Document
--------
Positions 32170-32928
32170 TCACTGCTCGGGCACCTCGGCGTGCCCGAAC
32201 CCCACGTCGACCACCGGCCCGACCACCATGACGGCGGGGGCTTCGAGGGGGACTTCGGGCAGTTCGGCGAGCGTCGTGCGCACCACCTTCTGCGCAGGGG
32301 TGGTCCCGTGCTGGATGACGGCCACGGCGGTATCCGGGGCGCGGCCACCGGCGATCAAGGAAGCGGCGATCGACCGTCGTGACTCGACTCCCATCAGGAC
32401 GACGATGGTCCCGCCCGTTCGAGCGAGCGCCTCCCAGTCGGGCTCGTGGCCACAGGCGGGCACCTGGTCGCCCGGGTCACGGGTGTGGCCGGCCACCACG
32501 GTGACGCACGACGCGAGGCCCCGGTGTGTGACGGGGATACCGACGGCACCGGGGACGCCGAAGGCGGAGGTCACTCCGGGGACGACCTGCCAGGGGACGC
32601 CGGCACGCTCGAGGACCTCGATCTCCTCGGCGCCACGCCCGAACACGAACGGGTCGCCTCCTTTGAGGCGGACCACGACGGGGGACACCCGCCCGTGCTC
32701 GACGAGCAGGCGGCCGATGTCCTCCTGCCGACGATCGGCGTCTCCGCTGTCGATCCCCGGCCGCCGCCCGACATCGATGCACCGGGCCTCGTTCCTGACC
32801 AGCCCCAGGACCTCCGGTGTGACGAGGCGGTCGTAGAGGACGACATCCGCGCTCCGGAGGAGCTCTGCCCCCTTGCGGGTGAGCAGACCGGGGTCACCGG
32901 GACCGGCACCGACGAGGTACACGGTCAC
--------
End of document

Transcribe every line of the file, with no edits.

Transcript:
Positions 32170-32928
32170 TCACTGCTCGGGCACCTCGGCGTGCCCGAAC
32201 CCCACGTCGACCACCGGCCCGACCACCATGACGGCGGGGGCTTCGAGGGGGACTTCGGGCAGTTCGGCGAGCGTCGTGCGCACCACCTTCTGCGCAGGGG
32301 TGGTCCCGTGCTGGATGACGGCCACGGCGGTATCCGGGGCGCGGCCACCGGCGATCAAGGAAGCGGCGATCGACCGTCGTGACTCGACTCCCATCAGGAC
32401 GACGATGGTCCCGCCCGTTCGAGCGAGCGCCTCCCAGTCGGGCTCGTGGCCACAGGCGGGCACCTGGTCGCCCGGGTCACGGGTGTGGCCGGCCACCACG
32501 GTGACGCACGACGCGAGGCCCCGGTGTGTGACGGGGATACCGACGGCACCGGGGACGCCGAAGGCGGAGGTCACTCCGGGGACGACCTGCCAGGGGACGC
32601 CGGCACGCTCGAGGACCTCGATCTCCTCGGCGCCACGCCCGAACACGAACGGGTCGCCTCCTTTGAGGCGGACCACGACGGGGGACACCCGCCCGTGCTC
32701 GACGAGCAGGCGGCCGATGTCCTCCTGCCGACGATCGGCGTCTCCGCTGTCGATCCCCGGCCGCCGCCCGACATCGATGCACCGGGCCTCGTTCCTGACC
32801 AGCCCCAGGACCTCCGGTGTGACGAGGCGGTCGTAGAGGACGACATCCGCGCTCCGGAGGAGCTCTGCCCCCTTGCGGGTGAGCAGACCGGGGTCACCGG
32901 GACCGGCACCGACGAGGTACACGGTCAC